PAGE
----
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Gut Health is EVERYTHING.


If you're wondering what this alien-looking thing in the picture above is, it's called a scoby, but we'll get to that in a sec.


I would be surprised to find someone who's even remotely interested in health and hasn't heard the term "gut health" before. It seems to be all the rage in the health and wellness space right now, but why? What is so important about gut health?


This blog post will answer the above question and give you simple, practical ways to start improving your own gut health.


What is the "gut"?


The term "gut" really implies the entire digestive system which is made up of the mouth, esophagus, stomach, small and large intestines, and the place where the sun don't shine. Another term you may have heard before is the GI tract, or gastrointestinal tract.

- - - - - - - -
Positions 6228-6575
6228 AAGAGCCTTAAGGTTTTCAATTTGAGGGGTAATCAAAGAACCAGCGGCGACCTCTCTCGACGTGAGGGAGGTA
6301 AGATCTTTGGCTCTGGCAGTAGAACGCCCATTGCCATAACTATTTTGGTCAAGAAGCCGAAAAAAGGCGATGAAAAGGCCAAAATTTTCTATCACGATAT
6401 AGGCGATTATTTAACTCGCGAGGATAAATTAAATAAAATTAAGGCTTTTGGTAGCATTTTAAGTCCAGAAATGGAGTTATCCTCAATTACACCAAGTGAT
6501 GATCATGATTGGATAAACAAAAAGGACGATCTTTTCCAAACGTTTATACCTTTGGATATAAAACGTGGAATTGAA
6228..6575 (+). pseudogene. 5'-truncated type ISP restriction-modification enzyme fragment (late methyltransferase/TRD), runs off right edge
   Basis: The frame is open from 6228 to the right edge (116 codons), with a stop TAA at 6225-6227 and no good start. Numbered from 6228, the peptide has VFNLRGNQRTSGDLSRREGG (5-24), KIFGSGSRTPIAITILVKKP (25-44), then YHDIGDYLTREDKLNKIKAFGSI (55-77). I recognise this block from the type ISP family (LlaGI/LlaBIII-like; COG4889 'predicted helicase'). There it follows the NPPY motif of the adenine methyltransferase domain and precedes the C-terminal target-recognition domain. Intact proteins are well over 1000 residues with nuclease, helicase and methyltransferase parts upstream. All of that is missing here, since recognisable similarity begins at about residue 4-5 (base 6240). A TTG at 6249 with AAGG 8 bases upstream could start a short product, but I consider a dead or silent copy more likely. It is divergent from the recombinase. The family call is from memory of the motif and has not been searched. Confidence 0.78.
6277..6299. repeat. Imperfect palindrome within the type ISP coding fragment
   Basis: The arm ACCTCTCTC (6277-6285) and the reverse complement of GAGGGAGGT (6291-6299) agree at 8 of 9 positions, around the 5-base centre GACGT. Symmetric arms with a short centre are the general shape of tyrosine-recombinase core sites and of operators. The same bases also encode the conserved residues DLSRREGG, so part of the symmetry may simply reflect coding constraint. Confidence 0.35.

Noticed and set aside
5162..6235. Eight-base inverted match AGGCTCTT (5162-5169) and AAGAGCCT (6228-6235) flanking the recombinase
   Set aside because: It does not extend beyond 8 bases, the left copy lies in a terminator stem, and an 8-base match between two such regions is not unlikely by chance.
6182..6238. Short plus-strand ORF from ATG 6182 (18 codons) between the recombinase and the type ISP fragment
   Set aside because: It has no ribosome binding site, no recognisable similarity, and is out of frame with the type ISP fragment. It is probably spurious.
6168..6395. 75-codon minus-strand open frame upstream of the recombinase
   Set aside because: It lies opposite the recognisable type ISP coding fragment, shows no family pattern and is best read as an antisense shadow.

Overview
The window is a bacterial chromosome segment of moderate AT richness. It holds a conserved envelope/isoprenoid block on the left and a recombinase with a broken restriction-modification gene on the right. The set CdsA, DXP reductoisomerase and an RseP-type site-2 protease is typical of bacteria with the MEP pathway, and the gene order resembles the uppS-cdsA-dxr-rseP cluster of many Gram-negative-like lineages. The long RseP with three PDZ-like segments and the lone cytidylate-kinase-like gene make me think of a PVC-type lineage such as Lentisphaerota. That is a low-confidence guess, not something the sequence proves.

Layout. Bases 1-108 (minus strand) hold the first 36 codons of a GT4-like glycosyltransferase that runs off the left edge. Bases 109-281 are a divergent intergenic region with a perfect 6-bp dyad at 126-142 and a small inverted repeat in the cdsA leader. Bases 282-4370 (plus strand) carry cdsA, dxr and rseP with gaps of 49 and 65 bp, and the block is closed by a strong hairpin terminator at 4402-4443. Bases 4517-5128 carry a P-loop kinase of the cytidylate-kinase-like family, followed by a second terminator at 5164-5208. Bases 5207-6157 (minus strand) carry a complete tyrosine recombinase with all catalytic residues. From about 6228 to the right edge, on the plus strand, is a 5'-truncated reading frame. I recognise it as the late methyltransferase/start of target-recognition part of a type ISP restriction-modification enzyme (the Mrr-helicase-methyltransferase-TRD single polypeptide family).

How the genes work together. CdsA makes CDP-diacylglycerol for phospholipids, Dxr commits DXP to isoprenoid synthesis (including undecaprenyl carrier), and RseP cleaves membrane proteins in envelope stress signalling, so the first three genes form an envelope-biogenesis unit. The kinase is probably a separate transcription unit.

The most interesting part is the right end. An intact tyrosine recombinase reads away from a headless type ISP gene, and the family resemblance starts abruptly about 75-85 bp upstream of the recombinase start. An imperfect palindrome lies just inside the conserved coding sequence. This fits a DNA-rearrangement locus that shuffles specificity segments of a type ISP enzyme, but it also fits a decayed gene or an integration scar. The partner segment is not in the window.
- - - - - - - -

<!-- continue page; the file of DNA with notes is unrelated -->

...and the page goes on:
Digestion is an incredible process, and each section of the GI tract has a specific function. We are able to take a plate of food and break it down to microscopic level in order to absorb it into our bodies and use it for energy or other functions...incredible.


Bacteria and humans.


Many folks (especially nowadays) may have a negative image of bacteria. However, we have thousands upon thousands of species of bacteria living on and inside us at any point in time! Without them, life as we know it would not exist.


Not all bacteria are beneficial though. Certain bacteria can cause illness or infection but a large number of species of bacteria are, to put it simply, "good" bacteria. Bacterial species such as Clostridium difficile and Helicobacter pylori actually help to prevent the growth of harmful bacteria that can invade the body and disrupt the natural function. The human body contains one of the most diverse environments of bacteria on the PLANET!


Roles of bacteria.